By Marianne Delorey, Ph.D., Executive Director, Colony Retirement Homes
“There are two ways of spreading light – to be the candle or the mirror that reflects it.” -Edith Wharton
A great deal has been written about the benefits of volunteerism. There are studies that show that volunteering has positive health benefits for people, but new research also hints that there are benefits just for staying busy.
According to new research by Festini, McDonough and Park (2016), self-described busy people tend to have better processing speed, working memory, episodic memory, reasoning and crystalized knowledge.
Even more surprising, CNN reported this July on a study by Mayeda from UCLA’s Fielding School of Public Health who found that mothers who did not work for pay experienced a greater decline in memory years later than mothers who did work for pay.
What does this mean for older adults? You stay active by being active.
Many who volunteer are not surprised by this advice. Whether our older family members work in retirement, babysit grandchildren, or volunteer at their place of worship or other places, they all know that being busy is important for their health. However, this new advice may indicate it does not matter if you are doing something important, just that you are doing something. It may also seem that those who juggle multiple roles keep their memories sharper. This could, of course, be due to the financial gains of employment, but it may be due to always keeping your brain on.
For some people with cognitive decline already, we need to make a little more effort to keep them engaged. So many elders think little of their abilities and skills, focusing instead on what they have lost. Given that, I thought it might be helpful to highlight some successful pairings of people’s remaining skills with volunteer roles to show that a little creativity can help almost anyone find an appropriate way to give back.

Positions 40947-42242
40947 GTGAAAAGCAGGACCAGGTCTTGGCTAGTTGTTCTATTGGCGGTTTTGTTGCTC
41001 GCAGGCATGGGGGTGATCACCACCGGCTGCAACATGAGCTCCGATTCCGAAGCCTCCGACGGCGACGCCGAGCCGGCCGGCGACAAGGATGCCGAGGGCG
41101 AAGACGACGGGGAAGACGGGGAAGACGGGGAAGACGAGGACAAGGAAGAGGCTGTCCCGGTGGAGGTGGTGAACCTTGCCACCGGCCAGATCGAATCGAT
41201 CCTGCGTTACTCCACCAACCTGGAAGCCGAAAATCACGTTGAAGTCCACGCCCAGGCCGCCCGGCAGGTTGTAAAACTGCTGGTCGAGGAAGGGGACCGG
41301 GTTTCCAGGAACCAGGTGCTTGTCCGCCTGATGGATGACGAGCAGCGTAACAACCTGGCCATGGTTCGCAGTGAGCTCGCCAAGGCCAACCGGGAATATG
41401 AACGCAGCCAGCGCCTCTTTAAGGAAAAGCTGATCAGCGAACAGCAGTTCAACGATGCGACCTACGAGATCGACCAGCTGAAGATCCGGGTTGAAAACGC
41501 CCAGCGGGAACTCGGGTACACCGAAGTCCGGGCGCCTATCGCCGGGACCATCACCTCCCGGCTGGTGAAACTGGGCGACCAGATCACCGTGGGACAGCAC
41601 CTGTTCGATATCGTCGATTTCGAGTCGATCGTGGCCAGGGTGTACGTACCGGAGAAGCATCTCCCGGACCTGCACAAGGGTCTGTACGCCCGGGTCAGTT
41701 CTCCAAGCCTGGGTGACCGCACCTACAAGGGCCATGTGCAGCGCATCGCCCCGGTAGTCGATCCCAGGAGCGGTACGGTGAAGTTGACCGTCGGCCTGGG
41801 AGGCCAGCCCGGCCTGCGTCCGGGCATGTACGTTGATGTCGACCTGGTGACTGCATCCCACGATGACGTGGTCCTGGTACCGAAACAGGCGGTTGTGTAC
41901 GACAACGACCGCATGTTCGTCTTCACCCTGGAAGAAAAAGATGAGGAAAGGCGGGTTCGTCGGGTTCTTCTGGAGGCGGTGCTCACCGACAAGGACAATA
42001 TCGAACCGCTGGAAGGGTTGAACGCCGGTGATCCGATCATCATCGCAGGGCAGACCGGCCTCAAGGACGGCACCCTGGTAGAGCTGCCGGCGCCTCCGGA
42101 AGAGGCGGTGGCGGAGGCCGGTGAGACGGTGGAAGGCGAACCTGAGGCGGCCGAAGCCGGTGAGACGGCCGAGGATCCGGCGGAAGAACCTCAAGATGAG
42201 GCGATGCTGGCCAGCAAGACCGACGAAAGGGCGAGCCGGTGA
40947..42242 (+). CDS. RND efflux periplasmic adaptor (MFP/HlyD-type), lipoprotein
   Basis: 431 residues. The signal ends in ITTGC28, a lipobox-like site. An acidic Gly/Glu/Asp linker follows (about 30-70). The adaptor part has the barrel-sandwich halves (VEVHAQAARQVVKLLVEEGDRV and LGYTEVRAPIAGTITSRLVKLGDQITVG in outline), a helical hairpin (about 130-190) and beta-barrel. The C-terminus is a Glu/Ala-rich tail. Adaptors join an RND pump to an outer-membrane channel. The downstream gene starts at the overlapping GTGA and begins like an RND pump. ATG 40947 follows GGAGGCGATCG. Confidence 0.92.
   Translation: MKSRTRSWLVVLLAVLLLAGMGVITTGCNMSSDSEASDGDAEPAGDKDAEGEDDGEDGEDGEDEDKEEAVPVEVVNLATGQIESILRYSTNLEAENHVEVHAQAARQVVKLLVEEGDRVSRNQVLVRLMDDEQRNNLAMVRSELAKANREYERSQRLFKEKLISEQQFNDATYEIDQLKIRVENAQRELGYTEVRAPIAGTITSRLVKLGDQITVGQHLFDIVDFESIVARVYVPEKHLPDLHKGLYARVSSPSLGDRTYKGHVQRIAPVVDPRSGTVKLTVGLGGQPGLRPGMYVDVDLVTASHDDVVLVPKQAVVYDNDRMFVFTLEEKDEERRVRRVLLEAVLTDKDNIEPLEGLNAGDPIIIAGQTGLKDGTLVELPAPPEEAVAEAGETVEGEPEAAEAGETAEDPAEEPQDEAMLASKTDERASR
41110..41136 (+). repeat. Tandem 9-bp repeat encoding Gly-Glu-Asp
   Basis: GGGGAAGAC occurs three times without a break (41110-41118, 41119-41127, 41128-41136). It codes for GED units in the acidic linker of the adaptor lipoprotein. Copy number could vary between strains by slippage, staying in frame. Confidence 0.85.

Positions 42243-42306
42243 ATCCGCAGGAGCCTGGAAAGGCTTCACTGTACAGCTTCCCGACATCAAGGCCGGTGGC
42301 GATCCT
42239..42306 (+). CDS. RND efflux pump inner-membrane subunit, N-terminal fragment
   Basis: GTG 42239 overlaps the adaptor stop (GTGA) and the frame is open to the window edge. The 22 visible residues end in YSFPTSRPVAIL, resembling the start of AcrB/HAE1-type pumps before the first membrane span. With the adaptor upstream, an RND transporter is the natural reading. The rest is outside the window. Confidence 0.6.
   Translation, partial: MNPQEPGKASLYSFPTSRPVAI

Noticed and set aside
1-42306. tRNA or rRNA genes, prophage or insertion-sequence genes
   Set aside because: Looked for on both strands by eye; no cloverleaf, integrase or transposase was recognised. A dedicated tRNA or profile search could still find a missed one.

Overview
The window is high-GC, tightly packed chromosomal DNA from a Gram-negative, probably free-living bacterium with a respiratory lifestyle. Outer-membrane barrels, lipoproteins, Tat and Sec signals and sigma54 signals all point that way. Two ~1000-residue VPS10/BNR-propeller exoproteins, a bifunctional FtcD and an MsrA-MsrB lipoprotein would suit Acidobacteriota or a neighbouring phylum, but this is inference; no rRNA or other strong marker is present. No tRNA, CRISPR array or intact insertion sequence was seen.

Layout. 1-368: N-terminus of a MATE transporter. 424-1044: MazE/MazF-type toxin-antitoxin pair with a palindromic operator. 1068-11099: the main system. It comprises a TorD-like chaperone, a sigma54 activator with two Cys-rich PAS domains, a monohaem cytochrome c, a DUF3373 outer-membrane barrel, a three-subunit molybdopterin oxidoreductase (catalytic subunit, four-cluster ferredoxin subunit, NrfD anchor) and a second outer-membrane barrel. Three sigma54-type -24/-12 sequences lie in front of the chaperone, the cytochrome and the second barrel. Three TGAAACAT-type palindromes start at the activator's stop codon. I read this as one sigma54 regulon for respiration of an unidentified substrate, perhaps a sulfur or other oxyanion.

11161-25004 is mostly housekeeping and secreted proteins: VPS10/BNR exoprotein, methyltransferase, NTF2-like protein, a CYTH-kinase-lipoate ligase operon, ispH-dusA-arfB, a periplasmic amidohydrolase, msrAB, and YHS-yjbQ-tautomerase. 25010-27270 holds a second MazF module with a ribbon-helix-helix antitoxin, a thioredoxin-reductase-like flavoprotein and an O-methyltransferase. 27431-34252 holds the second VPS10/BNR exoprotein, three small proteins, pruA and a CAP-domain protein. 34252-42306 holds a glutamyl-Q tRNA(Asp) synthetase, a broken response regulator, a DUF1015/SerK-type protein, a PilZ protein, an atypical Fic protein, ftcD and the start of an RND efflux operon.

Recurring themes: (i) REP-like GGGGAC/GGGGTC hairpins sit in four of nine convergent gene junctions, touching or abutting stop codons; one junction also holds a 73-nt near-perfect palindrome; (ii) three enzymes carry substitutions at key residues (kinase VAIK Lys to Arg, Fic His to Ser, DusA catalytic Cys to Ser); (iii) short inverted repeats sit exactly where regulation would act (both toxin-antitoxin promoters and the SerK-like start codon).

Meet Lena. Lena had many bad days. On these days, she was almost catatonic, staying in the same position for hours at a go moaning softly to herself. She also had some good days. On her good days, she would ask the same questions over and over. She followed direction really well and had impeccable handwriting. I dictated letters to her (to her brother who wrote her faithfully every week). While we collaborated on what to write, she mostly wrote what I suggested. Prior to this, her brother had not received a letter from her in a decade. He was so pleased to hear from her in her own handwriting. He knew she had had help, but for a minute, he felt like he had his sister back. And Lena may not have remembered afterwards that she wrote a letter, but while she was writing, she felt engaged and connected.
A colleague’s company does something similar and encourages memory impaired residents to cut out coupons for others. A staff member or another volunteer helps them sort the coupons into the appropriate categories (e.g. health and beauty, non-perishables, produce). They leave these coupons near the receptionist desk and anyone can help themselves to them. All volunteers felt a sense of purpose because they were helping their neighbors save money.
These are just two examples of tapping into people’s remaining skills and abilities.
I invite all caregivers to write in about their creative ways of helping elders stay involved, busy, and engaged. Describe the limitation hurdles and what activity meant the most. With any luck, we can all benefit from the collective knowledge.